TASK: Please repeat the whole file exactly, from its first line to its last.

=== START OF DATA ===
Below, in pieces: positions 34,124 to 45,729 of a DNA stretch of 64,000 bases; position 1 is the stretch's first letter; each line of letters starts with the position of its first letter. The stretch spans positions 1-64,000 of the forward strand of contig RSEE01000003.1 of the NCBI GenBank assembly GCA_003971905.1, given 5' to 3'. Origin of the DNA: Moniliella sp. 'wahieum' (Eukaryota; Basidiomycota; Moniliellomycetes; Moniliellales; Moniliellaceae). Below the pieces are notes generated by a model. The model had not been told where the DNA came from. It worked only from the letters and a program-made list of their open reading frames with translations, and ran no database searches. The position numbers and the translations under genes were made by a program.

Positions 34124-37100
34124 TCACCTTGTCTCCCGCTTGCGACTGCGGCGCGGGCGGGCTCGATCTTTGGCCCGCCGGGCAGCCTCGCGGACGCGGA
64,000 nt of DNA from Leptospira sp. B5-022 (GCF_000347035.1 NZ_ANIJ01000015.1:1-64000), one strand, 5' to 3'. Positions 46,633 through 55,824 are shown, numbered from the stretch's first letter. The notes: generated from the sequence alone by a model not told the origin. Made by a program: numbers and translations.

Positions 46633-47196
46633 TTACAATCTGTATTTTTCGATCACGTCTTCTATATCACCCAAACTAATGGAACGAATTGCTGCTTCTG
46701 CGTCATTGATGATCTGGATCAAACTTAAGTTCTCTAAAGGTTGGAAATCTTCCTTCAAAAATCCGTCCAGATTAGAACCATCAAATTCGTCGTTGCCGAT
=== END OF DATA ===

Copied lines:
Below, in pieces: positions 34,124 to 45,729 of a DNA stretch of 64,000 bases; position 1 is the stretch's first letter; each line of letters starts with the position of its first letter. The stretch spans positions 1-64,000 of the forward strand of contig RSEE01000003.1 of the NCBI GenBank assembly GCA_003971905.1, given 5' to 3'. Origin of the DNA: Moniliella sp. 'wahieum' (Eukaryota; Basidiomycota; Moniliellomycetes; Moniliellales; Moniliellaceae). Below the pieces are notes generated by a model. The model had not been told where the DNA came from. It worked only from the letters and a program-made list of their open reading frames with translations, and ran no database searches. The position numbers and the translations under genes were made by a program.

Positions 34124-37100
34124 TCACCTTGTCTCCCGCTTGCGACTGCGGCGCGGGCGGGCTCGATCTTTGGCCCGCCGGGCAGCCTCGCGGACGCGGA
64,000 nt of DNA from Leptospira sp. B5-022 (GCF_000347035.1 NZ_ANIJ01000015.1:1-64000), one strand, 5' to 3'. Positions 46,633 through 55,824 are shown, numbered from the stretch's first letter. The notes: generated from the sequence alone by a model not told the origin. Made by a program: numbers and translations.

Positions 46633-47196
46633 TTACAATCTGTATTTTTCGATCACGTCTTCTATATCACCCAAACTAATGGAACGAATTGCTGCTTCTG
46701 CGTCATTGATGATCTGGATCAAACTTAAGTTCTCTAAAGGTTGGAAATCTTCCTTCAAAAATCCGTCCAGATTAGAACCATCAAATTCGTCGTTGCCGAT